The Truth on Salt

Food is more than just fuel for the body. There is a social, psychological, geographical, and chemical experience when we smell, taste, and touch food. A lot of food on its own is very beneficial to a balanced intake. These items are typically snack or convenient foods we can enjoy on a break or working on an assignment to keep us occupied and satiated. A trail mix or prepared fruit and vegetables come to mind. Although, many foods on their own are quite appetizing, the preparation and flavour combinations of foods are what really excite people about cooking.

For my birthday I received a cookbook titled “Salt Fat Acid Heat, Mastering the Elements of Good Cooking” by Samin Norsat. The next four months will be a book review, a four-part miniseries exploring each element and its importance according to Samin Norsat. I will share some of the recipes or tips found in the book. The 1st installment of the series will look at Salt, enjoy!

The zing! In your meal:

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6 Things to Consider when Choosing a Personal Trainer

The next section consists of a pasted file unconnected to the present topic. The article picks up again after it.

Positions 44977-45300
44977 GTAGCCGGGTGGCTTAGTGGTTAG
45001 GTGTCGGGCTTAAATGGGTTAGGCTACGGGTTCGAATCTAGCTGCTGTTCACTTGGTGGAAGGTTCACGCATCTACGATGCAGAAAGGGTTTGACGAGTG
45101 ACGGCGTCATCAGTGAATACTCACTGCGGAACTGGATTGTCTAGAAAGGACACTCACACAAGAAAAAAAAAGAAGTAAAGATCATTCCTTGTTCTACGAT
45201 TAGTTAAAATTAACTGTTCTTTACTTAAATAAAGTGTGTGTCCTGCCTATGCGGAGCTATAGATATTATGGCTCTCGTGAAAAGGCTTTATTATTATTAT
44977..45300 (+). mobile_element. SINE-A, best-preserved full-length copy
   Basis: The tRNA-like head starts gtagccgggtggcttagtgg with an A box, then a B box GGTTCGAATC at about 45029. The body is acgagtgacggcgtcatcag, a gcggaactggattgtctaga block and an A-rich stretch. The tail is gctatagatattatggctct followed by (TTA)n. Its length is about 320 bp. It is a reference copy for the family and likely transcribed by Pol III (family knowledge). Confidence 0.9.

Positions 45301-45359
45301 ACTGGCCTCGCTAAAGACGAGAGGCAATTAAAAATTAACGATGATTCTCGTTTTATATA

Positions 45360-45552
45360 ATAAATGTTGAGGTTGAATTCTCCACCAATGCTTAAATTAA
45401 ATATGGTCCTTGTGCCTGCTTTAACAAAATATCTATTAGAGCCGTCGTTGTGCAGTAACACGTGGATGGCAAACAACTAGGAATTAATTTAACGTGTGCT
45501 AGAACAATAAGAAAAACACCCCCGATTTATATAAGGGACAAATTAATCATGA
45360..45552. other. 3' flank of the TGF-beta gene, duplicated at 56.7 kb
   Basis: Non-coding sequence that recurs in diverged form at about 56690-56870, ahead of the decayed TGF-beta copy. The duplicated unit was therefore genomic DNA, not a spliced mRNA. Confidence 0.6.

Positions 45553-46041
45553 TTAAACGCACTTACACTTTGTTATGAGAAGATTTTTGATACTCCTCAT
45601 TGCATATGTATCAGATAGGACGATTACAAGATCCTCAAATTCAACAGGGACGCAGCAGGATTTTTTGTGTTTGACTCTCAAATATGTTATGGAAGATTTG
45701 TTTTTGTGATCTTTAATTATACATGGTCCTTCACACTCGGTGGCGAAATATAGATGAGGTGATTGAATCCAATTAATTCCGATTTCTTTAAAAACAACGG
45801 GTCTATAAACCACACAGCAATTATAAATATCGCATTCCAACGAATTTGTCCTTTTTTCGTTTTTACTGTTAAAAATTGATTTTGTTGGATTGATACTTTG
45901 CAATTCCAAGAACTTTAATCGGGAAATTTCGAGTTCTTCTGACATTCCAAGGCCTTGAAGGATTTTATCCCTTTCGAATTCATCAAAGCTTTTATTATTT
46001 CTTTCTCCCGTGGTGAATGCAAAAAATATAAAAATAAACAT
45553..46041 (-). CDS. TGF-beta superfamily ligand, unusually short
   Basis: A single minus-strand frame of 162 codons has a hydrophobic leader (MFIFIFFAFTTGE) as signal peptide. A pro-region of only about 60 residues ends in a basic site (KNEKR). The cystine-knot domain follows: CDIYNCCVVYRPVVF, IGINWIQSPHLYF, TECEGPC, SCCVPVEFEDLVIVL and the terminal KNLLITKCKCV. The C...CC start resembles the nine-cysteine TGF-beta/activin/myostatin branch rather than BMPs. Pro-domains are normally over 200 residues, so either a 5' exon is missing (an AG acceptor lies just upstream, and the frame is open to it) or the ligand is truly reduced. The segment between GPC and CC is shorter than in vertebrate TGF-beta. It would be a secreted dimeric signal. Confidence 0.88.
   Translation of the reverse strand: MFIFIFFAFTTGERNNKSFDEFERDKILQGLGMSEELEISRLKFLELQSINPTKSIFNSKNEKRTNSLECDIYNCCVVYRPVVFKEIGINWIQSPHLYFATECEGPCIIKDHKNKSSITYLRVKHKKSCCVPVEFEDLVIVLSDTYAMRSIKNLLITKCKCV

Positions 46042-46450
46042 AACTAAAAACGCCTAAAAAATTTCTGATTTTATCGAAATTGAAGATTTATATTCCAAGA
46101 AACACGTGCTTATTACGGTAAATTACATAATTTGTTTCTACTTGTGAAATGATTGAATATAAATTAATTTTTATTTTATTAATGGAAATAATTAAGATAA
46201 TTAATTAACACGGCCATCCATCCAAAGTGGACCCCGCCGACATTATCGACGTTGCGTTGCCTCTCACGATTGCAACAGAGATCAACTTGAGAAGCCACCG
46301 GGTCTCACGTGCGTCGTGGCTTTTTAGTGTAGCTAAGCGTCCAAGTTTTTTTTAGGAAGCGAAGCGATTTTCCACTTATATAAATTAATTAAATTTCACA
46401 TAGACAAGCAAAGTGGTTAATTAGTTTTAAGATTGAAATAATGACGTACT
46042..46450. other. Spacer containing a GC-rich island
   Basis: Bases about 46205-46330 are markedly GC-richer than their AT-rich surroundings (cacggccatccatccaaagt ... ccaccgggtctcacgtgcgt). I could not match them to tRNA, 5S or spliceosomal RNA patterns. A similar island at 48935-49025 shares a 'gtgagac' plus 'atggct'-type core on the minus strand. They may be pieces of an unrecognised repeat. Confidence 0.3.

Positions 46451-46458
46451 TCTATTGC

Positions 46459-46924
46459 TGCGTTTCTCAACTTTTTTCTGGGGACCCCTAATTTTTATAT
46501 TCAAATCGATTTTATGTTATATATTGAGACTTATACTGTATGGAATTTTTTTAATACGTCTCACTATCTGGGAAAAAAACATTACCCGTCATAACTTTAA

Congratulations, you have decided to take your physical activity goals to the next level and start working with a personal trainer! Whether you are just starting your workout journey, looking for a little extra motivation and accountability, or taking your training to the next level, a trainer can be your ticket to success. But, with the unlimited supply of fitness centres, private studios, online fitness options, and the never-ending supply of “helpful” jacked guys at the gym; how do you choose? With a little bit of preparation and research you can make sure the time and money you invest into personal training is well spent. Here are some recommendations of what to look for:

  1. Credentials
  2. Experience/ reputation
  3. Specialties/ training philosophies
  4. Convenience
  5. Cost
  6. Personality and empowerment

Credentials